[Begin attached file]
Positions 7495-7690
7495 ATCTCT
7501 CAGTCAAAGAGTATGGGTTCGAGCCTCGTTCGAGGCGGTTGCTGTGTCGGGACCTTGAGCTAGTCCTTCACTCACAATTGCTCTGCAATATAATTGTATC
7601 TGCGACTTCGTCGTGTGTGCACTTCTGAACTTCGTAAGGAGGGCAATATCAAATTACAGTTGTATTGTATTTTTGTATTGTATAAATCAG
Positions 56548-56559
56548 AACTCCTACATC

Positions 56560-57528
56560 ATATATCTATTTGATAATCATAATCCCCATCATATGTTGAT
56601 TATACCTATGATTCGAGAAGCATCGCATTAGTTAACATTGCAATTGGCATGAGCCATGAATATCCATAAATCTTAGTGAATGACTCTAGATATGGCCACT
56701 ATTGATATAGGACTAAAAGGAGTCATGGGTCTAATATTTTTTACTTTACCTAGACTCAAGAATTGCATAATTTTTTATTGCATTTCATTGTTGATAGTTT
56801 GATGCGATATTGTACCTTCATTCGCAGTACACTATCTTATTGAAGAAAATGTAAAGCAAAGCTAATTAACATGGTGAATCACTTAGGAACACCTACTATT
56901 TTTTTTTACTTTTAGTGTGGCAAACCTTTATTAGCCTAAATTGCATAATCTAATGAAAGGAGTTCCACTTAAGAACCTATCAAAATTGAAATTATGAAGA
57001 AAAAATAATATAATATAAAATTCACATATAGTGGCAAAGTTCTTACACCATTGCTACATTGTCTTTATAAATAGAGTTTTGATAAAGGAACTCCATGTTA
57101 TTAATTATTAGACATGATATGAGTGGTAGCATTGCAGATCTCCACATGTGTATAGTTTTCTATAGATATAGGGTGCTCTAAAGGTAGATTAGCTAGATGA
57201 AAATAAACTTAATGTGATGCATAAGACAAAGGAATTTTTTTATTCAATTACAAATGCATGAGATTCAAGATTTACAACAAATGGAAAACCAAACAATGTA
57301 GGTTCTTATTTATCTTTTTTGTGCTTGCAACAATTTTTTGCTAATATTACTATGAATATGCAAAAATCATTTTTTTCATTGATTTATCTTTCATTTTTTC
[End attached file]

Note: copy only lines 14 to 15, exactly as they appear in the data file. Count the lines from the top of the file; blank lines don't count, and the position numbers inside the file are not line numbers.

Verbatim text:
57101 TTAATTATTAGACATGATATGAGTGGTAGCATTGCAGATCTCCACATGTGTATAGTTTTCTATAGATATAGGGTGCTCTAAAGGTAGATTAGCTAGATGA
57201 AAATAAACTTAATGTGATGCATAAGACAAAGGAATTTTTTTATTCAATTACAAATGCATGAGATTCAAGATTTACAACAAATGGAAAACCAAACAATGTA